Iceland has declared a state of emergency due to a high risk of a volcanic eruption.
Grindavik evacuated after magma shifting under the Earth's crust caused 2,000 earthquakes.
Over 3,000 people live in the town in southwest Iceland, where cracks are forming in the ground.
Large cracks are appearing in the ground in a town in Iceland. Photos show streets and sidewalks with gaping holes, some with steam escaping.
Following a series of earthquakes last week, the roughly 3,300 residents evacuated Grindavik, according to The Washington Post.
The town is located on the Reykjanes Peninsula, about 25 miles southwest of Reykjavik, the country's capital. Experts believe there's a 10-mile intrusion or fissure of magma moving beneath Grindavik, per The Washington Post.
If there's an eruption, Grindavik could sustain heavy damage, per The Guardian.
"The magma is now at a very shallow depth, so we're expecting an eruption within a couple of hours at the shortest, but at least within a couple of days," Vidir Reynisson, head of Iceland's Civil Protection and Emergency Management, said on Saturday.
Iceland has declared a state of emergency as up to 2,000 earthquakes — 1,000 overnight on Saturday alone, according to the Icelandic Met Office — struck the southwestern Reykjanes peninsula, signaling an increased risk of a volcanic eruption.
In response to the heightened seismic activity, the Blue Lagoon was closed as a precaution. Located near Grindavik, the tourist attraction is renowned for its geothermal spas and luxury hotels.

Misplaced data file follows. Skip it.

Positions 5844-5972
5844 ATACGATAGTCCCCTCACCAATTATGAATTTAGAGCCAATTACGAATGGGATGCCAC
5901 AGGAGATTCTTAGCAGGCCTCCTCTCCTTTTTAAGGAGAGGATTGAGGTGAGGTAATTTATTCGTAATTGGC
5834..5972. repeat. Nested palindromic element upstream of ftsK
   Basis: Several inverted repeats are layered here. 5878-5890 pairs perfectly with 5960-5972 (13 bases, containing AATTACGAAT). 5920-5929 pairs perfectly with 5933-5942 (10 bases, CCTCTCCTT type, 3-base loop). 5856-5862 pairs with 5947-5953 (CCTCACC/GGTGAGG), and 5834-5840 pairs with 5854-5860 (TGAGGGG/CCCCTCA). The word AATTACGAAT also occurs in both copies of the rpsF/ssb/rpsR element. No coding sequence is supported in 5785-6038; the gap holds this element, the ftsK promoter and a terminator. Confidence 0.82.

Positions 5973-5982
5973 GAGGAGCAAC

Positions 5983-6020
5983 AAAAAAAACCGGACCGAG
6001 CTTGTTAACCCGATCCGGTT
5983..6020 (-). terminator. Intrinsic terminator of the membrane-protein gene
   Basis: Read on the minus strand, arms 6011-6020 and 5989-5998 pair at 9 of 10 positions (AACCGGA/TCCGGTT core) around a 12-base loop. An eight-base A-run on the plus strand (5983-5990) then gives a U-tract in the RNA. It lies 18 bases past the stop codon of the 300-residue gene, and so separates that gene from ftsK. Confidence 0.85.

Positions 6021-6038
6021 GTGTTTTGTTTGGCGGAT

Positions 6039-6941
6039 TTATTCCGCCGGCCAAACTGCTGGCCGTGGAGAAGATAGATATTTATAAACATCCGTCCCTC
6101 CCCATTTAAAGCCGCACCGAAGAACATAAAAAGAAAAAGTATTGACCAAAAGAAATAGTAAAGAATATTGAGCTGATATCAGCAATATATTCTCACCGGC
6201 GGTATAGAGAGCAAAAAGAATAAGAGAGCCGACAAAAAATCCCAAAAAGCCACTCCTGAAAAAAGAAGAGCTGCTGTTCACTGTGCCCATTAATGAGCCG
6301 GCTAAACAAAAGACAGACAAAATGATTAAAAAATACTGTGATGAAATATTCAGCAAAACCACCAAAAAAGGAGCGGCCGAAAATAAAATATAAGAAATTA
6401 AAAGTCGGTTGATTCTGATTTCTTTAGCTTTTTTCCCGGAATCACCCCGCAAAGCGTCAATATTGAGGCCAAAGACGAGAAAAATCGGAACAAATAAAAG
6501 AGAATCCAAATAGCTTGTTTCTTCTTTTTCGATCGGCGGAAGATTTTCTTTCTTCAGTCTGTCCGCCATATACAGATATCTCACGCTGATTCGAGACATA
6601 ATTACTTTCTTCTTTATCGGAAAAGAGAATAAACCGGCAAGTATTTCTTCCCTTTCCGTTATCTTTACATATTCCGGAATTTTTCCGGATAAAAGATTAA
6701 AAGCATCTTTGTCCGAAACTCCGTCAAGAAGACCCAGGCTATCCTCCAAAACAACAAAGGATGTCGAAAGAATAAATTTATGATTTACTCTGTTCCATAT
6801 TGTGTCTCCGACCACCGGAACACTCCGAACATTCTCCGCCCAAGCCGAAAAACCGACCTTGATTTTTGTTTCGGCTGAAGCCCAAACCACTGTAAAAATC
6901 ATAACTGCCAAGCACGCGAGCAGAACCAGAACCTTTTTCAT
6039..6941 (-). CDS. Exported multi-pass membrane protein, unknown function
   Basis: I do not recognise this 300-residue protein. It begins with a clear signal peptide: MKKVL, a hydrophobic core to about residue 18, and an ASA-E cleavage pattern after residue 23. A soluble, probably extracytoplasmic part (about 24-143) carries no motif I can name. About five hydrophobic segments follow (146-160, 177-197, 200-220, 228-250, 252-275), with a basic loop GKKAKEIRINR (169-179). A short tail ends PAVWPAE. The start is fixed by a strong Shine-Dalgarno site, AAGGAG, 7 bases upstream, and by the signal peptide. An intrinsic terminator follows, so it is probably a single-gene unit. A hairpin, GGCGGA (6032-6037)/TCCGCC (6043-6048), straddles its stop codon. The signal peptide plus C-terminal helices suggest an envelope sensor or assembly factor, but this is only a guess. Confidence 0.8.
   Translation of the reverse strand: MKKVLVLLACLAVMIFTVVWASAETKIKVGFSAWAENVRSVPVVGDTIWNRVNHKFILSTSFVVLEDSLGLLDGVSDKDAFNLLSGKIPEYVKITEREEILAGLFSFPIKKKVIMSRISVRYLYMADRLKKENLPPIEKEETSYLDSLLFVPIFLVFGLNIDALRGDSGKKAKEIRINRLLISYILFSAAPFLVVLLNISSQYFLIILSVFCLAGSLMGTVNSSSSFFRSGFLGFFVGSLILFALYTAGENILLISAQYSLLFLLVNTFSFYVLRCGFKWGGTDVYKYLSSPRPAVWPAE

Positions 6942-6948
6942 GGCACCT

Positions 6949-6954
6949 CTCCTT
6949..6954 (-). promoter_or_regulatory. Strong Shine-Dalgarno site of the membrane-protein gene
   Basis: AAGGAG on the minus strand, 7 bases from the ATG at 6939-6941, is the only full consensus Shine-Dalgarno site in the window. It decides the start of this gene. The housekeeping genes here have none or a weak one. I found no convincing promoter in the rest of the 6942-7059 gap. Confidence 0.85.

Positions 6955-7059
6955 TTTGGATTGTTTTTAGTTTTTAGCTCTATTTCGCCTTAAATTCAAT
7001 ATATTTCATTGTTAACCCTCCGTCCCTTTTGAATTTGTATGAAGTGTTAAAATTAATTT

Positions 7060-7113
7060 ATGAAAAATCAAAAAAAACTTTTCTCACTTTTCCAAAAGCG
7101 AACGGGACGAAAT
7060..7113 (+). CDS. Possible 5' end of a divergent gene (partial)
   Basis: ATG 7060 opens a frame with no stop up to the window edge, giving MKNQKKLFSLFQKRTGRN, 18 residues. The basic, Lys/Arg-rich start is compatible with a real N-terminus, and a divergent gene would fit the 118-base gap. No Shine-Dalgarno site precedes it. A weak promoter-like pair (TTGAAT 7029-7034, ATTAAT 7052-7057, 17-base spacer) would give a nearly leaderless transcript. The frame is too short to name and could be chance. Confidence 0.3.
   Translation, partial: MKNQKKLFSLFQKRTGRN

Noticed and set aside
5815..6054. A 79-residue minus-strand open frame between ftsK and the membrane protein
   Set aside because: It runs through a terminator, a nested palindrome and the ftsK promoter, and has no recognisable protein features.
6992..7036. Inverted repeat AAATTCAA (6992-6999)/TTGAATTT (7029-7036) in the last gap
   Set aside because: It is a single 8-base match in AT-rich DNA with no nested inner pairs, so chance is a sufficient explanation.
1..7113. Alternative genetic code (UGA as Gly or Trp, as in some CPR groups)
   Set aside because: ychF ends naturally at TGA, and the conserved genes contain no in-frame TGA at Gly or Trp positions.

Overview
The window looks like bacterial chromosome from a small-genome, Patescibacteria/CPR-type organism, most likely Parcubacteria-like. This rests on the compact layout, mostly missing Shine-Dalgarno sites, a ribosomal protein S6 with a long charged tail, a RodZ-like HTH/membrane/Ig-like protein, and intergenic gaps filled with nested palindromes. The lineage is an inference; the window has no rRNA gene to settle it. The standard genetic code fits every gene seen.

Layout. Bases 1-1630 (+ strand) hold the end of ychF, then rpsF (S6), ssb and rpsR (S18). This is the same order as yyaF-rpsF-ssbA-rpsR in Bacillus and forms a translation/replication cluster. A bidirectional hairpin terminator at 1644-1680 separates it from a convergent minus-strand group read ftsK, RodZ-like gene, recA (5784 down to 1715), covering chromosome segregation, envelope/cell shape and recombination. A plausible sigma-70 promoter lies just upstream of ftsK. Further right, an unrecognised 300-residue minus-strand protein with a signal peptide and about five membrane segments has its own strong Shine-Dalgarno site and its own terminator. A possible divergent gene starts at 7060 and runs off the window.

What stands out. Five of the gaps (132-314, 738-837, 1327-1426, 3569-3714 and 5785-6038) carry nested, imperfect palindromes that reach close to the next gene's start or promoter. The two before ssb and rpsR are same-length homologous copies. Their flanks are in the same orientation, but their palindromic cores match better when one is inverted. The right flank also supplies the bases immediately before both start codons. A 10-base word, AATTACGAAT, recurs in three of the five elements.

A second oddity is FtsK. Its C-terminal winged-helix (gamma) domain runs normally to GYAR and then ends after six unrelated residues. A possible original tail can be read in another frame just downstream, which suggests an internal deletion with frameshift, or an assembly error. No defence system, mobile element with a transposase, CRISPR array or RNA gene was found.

The Department of Civil Protection and Emergency Management announced the state of emergency, citing the intense earthquake activity at Sundhnjukagigar, north of Grindavik.
It is not possible to save livestock and farm animals from the defined danger zone due to the landslides in Reykjanes, per the Department. The area is currently closed to all human traffic, until further notice.
The Icelandic Met Office (IMO) has warned that an eruption could occur "in several days," heightening concerns. Grindavik, situated just 1.86 miles southwest of the seismic epicenter, has activated evacuation plans in anticipation of a potential eruption.
Two substantial earthquakes, with a magnitude of 5.2 north of Grindavik, were felt as far as the capital, Reykjavik, and along the country's southern coast, causing widespread shaking and damage. The Icelandic police closed a key north-south road to Grindavik due to earthquake-induced damage.
Since late October, the Reykjanes peninsula has experienced a staggering 24,000 tremors. The IMO has observed an accumulation of magma underground at a depth of approximately 3.1 miles, raising the specter of a volcanic eruption should it ascend to the surface.
While the IMO suggests that magma reaching the surface is more likely to take several days than hours, the potential impact zone is being closely monitored. The most active seismic area is not directed toward Grindavik; however, preventive measures are in place.
After being dormant for several centuries, there have been three eruptions on the Reykjanes peninsula since 2021. They were in remote locations and did not threaten critical infrastructure or populated areas.
"The signs that can be seen now at Sundhnjúkagígar are similar to those seen on the eve of the first eruption at Fagradalsfjall in 2021 and are very similar to the seismic activity that was measured about a month before that eruption," the IMO said in an earlier statement.
Additionally, the Svartsengi geothermal plant, a key supplier of electricity and water to 30,000 residents on the Reykjanes peninsula, has enacted contingency plans to safeguard the facility and its workforce in the event of an eruption.
With 33 active volcanic systems, Iceland — nicknamed the "Land of Fire and Ice"— boasts the highest number in Europe.
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